Soft Glamour Lighting
In this post, I’m continuing with the idea that less is more, so we’re sticking with one softbox again. But this time it’s a different type of softbox and a totally different light source, as the light I used is actually a continuous light source (so, it’s not a flash—it’s always on). The light is a Westcott Spiderlite TD-6, which uses daylight-balanced fluorescent bulbs. Note: This Glamour Lighting look is part of series Scott is doing, check back for another post by Scott with a different lighting setup.
Here’s our image, and you can see that the position of the softbox creates a really nice mixture of light and shadows, with lots of drama. For a very soft, glamorous look like the one we have here, you can’t beat using a really large softbox. It creates such a soft light because of its large size in relation to the size of your subject, and this makes all the difference in the world. The bigger the light source, the softer the light, so having a huge softbox like this (it’s a Westcott 54×72″ Shallow Softbox) makes your job really easy.
You Can Finally Use Wide-Open Apertures
A signature look for glamour photography is that the entire image isn’t in focus—details like her eyes would be in focus, but then her hair and the background would be very soft focus. To get soft focus in parts of your image means you’ll need to shoot at wide-open apertures, such as f/2.8 and f/4. With studio strobes that’s often hard to do because even when you turn down your strobes to their lowest power setting, getting down to f/5.6 is sometimes a struggle, let alone f/4 or f/2.8—it’s still just too bright. But because these are continuous lights and not nearly as bright, shooting at f/4 works wonderfully.
Since the softbox is directly beside your subject, you need to make sure your subject’s body is facing the light and have her play a little toward that light. If she turns away from the light, she will be fully in the shadows, so ask her to keep herself aimed a bit toward the light. In our case, I had our subject flip her hair over to the side of the head farthest from the camera, which lets the light flow in toward her face and really does a nice job of lighting her hair. Of course, this “flipping your hair” isn’t necessary—I just thought it would work well with her particular hairstyle.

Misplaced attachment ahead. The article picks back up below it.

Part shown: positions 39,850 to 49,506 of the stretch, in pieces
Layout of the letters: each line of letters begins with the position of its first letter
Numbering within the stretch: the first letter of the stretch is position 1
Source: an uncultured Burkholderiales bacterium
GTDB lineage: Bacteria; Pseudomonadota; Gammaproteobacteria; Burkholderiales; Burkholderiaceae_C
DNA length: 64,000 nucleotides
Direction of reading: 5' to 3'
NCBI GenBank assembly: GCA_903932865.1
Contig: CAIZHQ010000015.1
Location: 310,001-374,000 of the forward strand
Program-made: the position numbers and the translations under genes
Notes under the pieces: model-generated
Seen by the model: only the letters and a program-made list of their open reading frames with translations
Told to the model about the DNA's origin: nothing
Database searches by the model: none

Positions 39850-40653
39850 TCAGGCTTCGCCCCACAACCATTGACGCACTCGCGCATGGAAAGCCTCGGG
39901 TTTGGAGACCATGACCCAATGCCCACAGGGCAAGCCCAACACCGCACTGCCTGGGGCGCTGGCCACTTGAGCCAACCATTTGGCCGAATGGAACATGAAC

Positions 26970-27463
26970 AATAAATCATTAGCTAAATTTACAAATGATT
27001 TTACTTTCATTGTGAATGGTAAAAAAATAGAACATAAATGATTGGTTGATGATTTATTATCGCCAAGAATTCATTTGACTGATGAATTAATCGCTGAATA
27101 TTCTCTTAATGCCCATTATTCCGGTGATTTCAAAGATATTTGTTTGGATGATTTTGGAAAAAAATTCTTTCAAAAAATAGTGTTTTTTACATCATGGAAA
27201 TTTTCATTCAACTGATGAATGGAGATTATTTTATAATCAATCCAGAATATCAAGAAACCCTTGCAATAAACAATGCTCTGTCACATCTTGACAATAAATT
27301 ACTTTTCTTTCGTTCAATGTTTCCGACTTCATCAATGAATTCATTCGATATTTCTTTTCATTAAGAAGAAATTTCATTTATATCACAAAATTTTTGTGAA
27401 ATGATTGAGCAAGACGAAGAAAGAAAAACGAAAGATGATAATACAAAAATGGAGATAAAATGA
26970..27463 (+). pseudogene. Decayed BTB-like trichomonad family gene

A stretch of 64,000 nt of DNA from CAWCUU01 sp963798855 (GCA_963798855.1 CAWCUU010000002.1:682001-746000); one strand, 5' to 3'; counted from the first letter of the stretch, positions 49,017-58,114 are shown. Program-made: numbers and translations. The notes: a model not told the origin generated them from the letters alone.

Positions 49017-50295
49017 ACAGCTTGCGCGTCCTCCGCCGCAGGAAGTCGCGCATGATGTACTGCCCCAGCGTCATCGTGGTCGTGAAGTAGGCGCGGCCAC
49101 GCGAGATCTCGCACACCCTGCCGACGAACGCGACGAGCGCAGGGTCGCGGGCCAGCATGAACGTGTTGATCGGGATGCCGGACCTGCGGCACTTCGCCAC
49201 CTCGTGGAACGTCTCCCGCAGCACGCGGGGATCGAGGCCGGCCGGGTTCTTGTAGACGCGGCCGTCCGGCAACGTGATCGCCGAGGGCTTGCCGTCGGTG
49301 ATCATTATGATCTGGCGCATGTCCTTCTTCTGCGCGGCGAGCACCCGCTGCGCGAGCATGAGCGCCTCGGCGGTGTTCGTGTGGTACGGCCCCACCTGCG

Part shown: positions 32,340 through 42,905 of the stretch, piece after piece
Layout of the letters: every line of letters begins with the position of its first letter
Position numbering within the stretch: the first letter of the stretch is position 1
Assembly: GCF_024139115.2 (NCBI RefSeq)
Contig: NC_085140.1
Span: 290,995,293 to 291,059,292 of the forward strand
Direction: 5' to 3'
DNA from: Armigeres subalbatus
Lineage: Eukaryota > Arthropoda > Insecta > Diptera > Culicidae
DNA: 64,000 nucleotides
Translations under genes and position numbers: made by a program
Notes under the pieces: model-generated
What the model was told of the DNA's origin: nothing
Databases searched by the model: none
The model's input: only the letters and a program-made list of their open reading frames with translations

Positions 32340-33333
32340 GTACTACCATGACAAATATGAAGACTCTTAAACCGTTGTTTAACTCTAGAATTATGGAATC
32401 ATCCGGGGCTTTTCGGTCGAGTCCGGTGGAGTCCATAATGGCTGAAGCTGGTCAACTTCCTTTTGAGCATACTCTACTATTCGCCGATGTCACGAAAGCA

How Close to Put Your Subject?
Position your subject as close to the softbox as you can without the softbox actually appearing in the shot. Just like using a really large softbox helps to make the light softer, getting it as close as possible to your subject is the other secret to getting that supersoft glamorous light (as you move it closer, it gets larger, right?).
Our background is a 5′-wide roll of light-gray seamless paper, supported using two light stands with a crossbar between them to hold the paper roll. I positioned our subject closer to the background than I normally would—only 6 or 7’—so that some of the light would hit the light-gray background. If I had her positioned 10 or 12′ from the background (as usual), none of the light would hit the background and it would go to solid black. So, to keep it gray, I moved her back a bit so a little light would spill onto the background.
Camera Gear and Settings
The image below was taken with a Nikon D3s and a 70–200mm f/2.8 lens, at a focal length of 195mm. The ISO was set to 800 so I could get the shutter speed up to 1/160. Since the subject wasn’t moving, technically I could have lowered the ISO quite a bit (at least 400 ISO, if not 200, which is the native ISO for my camera), or I could have lowered my f-stop to f/2.8 to increase the shutter speed.
Because I wasn’t shooting with strobes, I shot in Aperture Priority mode and set my aperture to f/4. At f/4, making sure the subject’s eye closest to the camera is in sharp focus is absolutely critical because the depth of field will be really shallow—so much so that her hair will be soft and out of focus, which is actually what you want for this particular look. To make sure her eye is in sharp focus, aim your camera’s focus point directly on her eye, then hold the shutter button down half way to lock that focus, and then recompose the image the way you want it.
Scott has a unique approach to education. If you love this Glamour Lighting look, you can catch him on tour over on KelbyOne Live. Is he coming to a city near you? If you are looking for more tutorials right now, go and check out this tutorial by Scott on Setting Your White Balance.